After Hungry Bear 100 Adventure Bike Ride, I’m Hungry for Next Year

Sometimes, when you finish an adventure bike ride, you understand that you don’t ever need to do it again! 

I love riding on gravel and dirt roads. Love it. 

I finished the Hungry Bear 100, which starts in Cable, WI, is not quite 100 miles and is nearly entirely on gravel, and understood I didn’t need to try and race 100 miles on gravel again. 

But I’ll come back for the 60-mile version!

More of an Adventure Bike Ride, Not Race

To be honest, though, I didn’t really race. 

Due to COVID-restrictions, there was no real mass start.

So I rolled out with a small group at the leisurely start time of 9 am. 

A Seven-Hour Tour with a Good Friend

Wade Loberger has been a cycling friend for a lot of years. 

He and his wife have a home near Hayward so he knew the route, which takes in part of the Chequamegon 100. 

He cautioned me early that the rolling hills and constant gravel would take a toll on my body. 

Joining that early group of strong riders would make me burn a lot of matches that I’d wish I’d hung onto at the end of the race. 

Good advice for a 90-some mile adventure bike ride.

The last 20 miles of gravel were brutal. 

Seriously hilly, lots of loose gravel, and washed out roads. 

Images like this made me stop and be amazed at the scenery.

What to Bring on This Adventure?

The race is entirely unsupported, meaning no rest stops or water stations. 

That meant bringing the right amount of water and food was important.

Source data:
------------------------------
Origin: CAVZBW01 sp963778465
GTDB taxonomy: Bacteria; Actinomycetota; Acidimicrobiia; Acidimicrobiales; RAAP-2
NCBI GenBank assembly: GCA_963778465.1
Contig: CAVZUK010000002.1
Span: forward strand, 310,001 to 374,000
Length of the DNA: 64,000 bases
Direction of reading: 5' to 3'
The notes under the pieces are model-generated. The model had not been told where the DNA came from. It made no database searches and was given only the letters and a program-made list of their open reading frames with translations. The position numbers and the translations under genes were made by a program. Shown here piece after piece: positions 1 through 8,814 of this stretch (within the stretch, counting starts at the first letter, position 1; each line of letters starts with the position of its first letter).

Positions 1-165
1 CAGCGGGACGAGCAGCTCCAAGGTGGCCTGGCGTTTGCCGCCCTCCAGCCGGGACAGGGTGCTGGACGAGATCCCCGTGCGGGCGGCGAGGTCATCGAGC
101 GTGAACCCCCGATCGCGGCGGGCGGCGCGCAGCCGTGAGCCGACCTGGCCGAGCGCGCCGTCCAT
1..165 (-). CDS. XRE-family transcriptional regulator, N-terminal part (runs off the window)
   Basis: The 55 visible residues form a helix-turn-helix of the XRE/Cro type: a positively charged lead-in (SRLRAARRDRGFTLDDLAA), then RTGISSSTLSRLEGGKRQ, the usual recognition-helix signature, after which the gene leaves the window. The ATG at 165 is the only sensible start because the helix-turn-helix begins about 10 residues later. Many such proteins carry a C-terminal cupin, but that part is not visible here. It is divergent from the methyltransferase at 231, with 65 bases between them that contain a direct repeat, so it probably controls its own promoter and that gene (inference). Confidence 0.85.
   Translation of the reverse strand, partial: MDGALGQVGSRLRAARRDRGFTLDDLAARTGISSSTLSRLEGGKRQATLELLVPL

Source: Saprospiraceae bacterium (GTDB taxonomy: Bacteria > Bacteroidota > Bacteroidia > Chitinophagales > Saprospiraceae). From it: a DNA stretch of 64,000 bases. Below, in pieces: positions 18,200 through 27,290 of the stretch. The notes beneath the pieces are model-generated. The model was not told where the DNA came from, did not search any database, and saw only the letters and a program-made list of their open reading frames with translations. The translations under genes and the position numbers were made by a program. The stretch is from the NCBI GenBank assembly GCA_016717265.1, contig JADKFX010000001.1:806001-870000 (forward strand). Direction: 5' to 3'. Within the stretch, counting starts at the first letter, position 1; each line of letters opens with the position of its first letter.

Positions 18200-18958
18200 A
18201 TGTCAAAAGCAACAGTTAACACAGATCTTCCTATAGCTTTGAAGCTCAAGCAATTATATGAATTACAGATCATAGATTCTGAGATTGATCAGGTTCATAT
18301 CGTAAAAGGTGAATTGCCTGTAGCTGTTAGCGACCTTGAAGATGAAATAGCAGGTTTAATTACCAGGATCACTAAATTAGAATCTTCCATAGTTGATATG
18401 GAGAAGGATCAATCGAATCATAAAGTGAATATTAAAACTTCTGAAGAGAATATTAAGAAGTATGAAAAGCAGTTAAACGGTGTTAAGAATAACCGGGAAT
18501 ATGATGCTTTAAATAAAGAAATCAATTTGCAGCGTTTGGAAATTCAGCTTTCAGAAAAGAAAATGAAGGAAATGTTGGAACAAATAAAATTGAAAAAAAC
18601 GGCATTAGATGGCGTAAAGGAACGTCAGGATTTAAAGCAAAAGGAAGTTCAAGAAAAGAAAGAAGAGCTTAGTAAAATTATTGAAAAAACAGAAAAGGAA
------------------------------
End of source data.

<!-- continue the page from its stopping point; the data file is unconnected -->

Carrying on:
And since it was cold at the start (35 degrees) and would warm up to 55 mid-day, it was also a challenge to figure out what to wear!

We stopped 20 miles in to take off vests and knee warmers.

Most of the day was a leisurely pace, never slow, but never race pace. 

We even took a rest stop at St. Peter’s Dome, a hiking trail that led up to a beautiful waterfall.

We rode the trail and took a moment to get off our bikes and eat a bit. 

This stop was by far the best part of the our adventure bike ride.

Adventure Nutrition and Fueling – Including Haribo Gummies

I had an Osprey 3-liter hydration pack, plus a couple of water bottles. 

In a Sturdy Bag handlebar bag, I stored some Nuun tablets, several granola bars, and several bags worth of Haribo Gummi Bears

The Gummi Bears, though, were my primary sustenance. 

Eating the bars after 60 or so miles was challenging, especially on increasingly challenging gravel. 

Beautiful Scenery on the Hungry Bear

The scenery, roads, and nature were amazing on my spring adventure bike ride.

I don’t know how many times we crested a hill and I said, “Oh wow” because of the beauty. 

I am definitely coming back next year to race the 60-mile version. 

That seems a much more reasonable option.

Plus I can race a little. 

This was the easy gravel! It went on for so many miles!

Is There a Feud Between Hungry Bear 100 and Bear 100?

Here’s the big question: 

The Hungry Bear 100 is held in Cable. 

The Bear 100 is held a hundred miles to the east in Laona, WI. 

Both events are on beautiful gravel roads. 

Both are on the SAME DAY!! 

I wondered if there was some family falling out

Or some kind of feud. 

I attempted to contact both organizers to ask them to change their dates without success. 

What’s the Next Adventure Bike Ride?

I don’t know! 

The plan was to go to Michigan in June to race gravel there to do one adventure a month. 

Yet I also want to hang out with an old friend in Boulder Junction. 

I bring my Milwaukee gravel bike, ride all morning, then we fish and drink whiskey all afternoon and evening. 

It’s kind of perfect! 

So I’ll create some kind of adventure ride up there.

Maybe the Boulder Junction Chamber will help me out!